Pharmaceutical biology

Effects of fenugreek, garden cress, and black seed on theophylline pharmacokinetics in beagle dogs.

PMID 25243874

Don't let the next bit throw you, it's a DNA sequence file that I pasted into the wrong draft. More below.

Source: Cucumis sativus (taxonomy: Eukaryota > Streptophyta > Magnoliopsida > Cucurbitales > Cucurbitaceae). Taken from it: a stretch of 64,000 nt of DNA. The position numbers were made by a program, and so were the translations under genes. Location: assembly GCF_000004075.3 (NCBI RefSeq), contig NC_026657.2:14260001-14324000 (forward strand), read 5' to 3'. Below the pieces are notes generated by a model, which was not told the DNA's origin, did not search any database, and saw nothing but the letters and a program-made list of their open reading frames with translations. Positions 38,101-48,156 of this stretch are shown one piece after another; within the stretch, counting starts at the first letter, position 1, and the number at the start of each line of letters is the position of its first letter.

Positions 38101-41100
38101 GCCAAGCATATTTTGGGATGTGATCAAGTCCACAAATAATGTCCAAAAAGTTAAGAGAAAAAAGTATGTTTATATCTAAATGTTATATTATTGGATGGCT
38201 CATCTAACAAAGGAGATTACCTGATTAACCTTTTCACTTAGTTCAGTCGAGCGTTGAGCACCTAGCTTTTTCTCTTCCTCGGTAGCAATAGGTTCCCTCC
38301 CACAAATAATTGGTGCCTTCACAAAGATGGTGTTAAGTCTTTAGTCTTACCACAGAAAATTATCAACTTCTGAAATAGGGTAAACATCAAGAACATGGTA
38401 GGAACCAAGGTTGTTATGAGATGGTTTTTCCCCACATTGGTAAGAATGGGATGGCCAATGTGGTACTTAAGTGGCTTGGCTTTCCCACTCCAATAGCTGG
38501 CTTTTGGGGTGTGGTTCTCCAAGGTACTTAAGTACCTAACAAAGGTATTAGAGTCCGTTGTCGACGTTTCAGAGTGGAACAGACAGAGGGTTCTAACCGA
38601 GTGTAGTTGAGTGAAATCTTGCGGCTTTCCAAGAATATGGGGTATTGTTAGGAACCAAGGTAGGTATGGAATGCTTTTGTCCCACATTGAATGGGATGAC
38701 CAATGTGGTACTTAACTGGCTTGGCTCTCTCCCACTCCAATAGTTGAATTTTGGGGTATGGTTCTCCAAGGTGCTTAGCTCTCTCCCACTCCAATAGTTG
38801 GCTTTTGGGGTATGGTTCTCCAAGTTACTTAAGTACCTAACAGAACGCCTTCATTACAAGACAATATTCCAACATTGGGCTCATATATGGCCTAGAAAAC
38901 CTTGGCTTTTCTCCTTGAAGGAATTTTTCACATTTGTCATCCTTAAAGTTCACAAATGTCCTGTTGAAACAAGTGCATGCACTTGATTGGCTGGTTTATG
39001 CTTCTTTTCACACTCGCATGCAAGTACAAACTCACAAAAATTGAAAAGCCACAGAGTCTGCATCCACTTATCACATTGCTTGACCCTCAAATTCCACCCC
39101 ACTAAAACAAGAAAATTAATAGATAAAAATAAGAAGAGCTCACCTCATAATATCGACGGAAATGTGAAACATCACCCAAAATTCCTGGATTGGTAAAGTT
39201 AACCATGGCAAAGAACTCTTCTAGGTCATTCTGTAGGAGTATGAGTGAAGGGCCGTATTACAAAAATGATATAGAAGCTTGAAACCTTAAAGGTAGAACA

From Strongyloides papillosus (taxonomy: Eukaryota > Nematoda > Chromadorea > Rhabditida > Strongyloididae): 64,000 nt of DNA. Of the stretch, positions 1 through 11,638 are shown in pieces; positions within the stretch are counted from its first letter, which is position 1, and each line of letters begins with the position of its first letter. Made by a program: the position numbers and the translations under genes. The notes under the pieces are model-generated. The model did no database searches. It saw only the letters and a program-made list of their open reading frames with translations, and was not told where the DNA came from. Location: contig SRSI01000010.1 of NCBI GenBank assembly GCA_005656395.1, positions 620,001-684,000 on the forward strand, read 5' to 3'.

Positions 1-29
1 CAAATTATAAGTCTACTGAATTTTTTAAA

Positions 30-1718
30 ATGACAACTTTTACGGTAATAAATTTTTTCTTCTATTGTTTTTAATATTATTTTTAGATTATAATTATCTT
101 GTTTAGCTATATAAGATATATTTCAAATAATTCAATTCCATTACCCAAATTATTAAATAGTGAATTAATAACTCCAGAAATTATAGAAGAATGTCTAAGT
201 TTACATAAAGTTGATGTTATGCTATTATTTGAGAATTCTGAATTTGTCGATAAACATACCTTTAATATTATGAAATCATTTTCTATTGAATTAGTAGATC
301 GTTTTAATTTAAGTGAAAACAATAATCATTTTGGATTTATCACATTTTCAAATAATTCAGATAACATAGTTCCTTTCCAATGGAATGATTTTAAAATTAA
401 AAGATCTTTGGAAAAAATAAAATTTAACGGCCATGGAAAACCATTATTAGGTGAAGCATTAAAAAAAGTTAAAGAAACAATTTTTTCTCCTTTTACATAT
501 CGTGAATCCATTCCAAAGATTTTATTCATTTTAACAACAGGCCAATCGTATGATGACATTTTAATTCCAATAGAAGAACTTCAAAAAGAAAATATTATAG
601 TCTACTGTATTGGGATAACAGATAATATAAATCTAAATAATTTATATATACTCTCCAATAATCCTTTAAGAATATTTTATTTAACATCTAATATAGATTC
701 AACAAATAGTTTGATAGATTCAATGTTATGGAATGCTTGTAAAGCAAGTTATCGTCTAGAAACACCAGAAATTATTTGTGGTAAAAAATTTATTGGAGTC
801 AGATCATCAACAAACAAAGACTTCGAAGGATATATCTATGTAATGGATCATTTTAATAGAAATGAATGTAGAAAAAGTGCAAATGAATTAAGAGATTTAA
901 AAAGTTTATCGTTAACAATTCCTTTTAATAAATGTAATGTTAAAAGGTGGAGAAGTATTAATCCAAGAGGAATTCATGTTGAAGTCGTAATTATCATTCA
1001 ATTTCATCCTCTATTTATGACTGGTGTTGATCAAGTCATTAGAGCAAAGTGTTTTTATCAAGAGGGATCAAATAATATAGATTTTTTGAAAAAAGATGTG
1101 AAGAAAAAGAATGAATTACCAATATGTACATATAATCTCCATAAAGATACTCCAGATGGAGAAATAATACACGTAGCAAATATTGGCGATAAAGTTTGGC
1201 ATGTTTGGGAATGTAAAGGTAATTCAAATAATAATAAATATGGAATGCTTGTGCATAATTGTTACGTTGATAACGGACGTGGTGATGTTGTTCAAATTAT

Herb-drug interactions are a serious problem especially for drugs with a narrow therapeutic index, taking into consideration that herbal medicines are commonly used in various parts of the world. The present study investigates the effect of fenugreek, garden cress, and black seed on the pharmacokinetics of theophylline in beagle dogs. Beagle dogs received theophylline (200 mg) orally and blood samples were withdrawn at different time intervals (0.33, 0.66, 1.0, 1.5, 2, 3, 4, 6, 8, 12, 24, and 30 h). After a suitable washout period, each herb was given orally at doses of 25, 7.5, and 2.5 g, twice daily for 7 d. On the eighth day, theophylline was re-administrated orally and blood samples were collected. Plasma concentrations of theophylline were determined using HPLC and pharmacokinetic parameters were calculated using a non-compartmental analysis. Treatment with fenugreek (25 g, orally) lead to a decrease in Cmax and AUC0-t of theophylline of about 28% (p < 0.05) and 22% (p < 0.05), respectively, with no significant changes in T1/2λ compared with the baseline values. Garden cress caused a decrease in Cmax to a lesser extent and delayed Tmax of theophylline (2.10 ± 0.24 h versus 3.40 ± 0.74 h), while AUC0-∞ increased by 37.44%. No significant effect was observed for the black seed treatment on theophylline disposition as measured by Cmax, Tmax, AUC0-∞, and CL/F. The concurrent use of fenugreek or garden cress alters theophylline pharmacokinetic behavior in an animal model. This could represent a modulation in cytochrome P450 activity, which is responsible for theophylline metabolism in beagle dogs. Further confirmation of these results in humans will warrant changes in theophylline dosing before the co-administration of such herbs.